In 1986, the MIT Media Lab made a laserdisc describing their research groups and mission. This video describes Seymour Papert’s Learning Research Group’s work at the Hennigan (middle) School in Boston. View the entire laser disc video at the Internet Archive. Transcript Narrator: (00:15)Learning Research Group’s School of the future project takes place in a […]
“The next issue, which was the one I really wanted to touch on, was what … Was about how those computers would be used, and how they could be used, centered around whether you would look for the use of the computer that automated teaching, in the spirit that people often still associate with the
The following excerpt of Seymour Papert speaking comes from a videodisc produced by the MIT Media Lab circa 1986-87. Transcript Seymour Papert: This is an attempt to make a sketch of what a school of the future might be like. Now, nobody really knows what the future will be like, but we know what it
Here is a promotional video produced by the Father of Educational Computing and the Maker Movement, Dr. Seymour Papert, for the LEGO company circa 1987. It introduces learning through robotics construction and Logo programming in an inner-city Boston public school, The Hennigan School. Seymour Papert Introduces LEGO TC Logo from Gary Stager on Vimeo.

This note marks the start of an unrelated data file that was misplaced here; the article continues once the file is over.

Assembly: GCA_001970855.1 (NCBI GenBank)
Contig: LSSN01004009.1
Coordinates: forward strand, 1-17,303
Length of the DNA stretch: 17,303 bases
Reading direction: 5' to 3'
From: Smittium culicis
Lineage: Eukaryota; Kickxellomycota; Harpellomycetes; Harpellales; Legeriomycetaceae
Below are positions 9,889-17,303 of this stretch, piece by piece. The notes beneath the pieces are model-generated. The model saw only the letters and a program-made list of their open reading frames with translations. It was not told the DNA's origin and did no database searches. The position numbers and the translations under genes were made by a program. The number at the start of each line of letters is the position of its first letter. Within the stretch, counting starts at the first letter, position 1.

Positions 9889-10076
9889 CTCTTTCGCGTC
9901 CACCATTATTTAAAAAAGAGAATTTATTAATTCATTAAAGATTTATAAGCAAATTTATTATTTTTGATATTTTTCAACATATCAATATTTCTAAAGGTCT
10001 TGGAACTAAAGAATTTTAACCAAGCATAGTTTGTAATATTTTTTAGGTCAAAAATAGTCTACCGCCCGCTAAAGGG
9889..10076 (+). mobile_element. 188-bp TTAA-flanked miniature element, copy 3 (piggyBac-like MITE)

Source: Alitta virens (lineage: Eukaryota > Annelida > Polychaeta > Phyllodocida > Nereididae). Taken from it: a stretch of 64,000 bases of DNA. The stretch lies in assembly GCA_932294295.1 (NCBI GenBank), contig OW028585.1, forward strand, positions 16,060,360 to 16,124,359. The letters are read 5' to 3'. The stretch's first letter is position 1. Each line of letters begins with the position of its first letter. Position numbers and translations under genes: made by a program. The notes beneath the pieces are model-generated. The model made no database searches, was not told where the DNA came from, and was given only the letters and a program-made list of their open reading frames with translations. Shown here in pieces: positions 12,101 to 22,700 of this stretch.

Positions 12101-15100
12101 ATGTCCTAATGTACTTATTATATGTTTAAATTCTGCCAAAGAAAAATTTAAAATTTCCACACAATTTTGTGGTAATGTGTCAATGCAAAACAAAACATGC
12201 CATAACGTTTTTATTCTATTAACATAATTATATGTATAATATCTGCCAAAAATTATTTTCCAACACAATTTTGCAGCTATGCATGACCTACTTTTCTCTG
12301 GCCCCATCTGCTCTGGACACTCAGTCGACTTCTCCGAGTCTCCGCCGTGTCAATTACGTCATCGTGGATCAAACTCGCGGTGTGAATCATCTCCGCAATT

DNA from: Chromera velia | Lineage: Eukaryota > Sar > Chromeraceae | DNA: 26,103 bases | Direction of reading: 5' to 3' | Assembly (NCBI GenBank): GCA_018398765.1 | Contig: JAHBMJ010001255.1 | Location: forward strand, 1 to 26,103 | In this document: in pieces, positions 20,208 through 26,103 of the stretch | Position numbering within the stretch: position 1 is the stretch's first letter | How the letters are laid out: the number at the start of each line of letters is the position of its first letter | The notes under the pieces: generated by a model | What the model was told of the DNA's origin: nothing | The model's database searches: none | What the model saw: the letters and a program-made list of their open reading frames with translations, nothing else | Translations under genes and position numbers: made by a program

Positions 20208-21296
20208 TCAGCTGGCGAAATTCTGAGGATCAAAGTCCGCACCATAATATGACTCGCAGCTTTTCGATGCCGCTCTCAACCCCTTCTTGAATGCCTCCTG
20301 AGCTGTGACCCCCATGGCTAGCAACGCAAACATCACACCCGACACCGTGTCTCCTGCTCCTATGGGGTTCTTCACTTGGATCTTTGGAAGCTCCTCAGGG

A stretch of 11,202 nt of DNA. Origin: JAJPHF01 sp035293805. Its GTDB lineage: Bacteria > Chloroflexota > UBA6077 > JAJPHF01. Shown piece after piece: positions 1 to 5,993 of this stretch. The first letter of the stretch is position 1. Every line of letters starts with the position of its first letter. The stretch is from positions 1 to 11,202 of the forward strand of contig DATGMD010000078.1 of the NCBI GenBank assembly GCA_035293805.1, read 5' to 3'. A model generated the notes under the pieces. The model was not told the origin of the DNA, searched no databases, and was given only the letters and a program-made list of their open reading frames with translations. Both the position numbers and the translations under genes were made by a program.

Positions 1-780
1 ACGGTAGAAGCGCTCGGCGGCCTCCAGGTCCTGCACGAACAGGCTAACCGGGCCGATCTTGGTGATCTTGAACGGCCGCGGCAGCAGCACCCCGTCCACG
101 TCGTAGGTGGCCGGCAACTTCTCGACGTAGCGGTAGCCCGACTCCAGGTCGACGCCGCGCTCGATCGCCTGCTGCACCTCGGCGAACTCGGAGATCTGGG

The MIT Media Lab is celebrating its 30th anniversary. Seymour Papert was one of the founders of the Media Lab and in this video created by LEGO, his influence on learning and technology for children. 30 years of collaboration towards empowering children to be creative thinkers from LEGO Foundation on Vimeo.
“It is self-indulgent of us as teachers to say that we can spend 3 hours a week with a student and give them wonderful experiences. What about the billion other children on the planet? What about the rest of the hours for that child? Our task is to identify powerful ideas that have been dis-empowered.
“Building and playing with castles of sand, families of dolls, houses of Lego, and collections of cards provide images of activities which are well rooted in contemporary cultures and which plausibly enter into learning processes that go beyond specific narrow skills. I do not believe that anyone fully understands what gives these activities their quality
“Why then should computers in schools be confined to computing the sum of the squares of the first twenty odd numbers and similar so-called ‘problem-solving’ uses? Why not use them to produce some action? There is no better reason than the intellectual timidity of the computers in education movement, which seems remarkably reluctant to use
“How do we make writing become hard fun? One way is to develop for kids “writable” activities that they love to do. The building of robotic devices acquires “writability” because it lends itself to stage-by-stage description. Its writability is further enhanced by the use of word processors and digital cameras. But beyond technology there is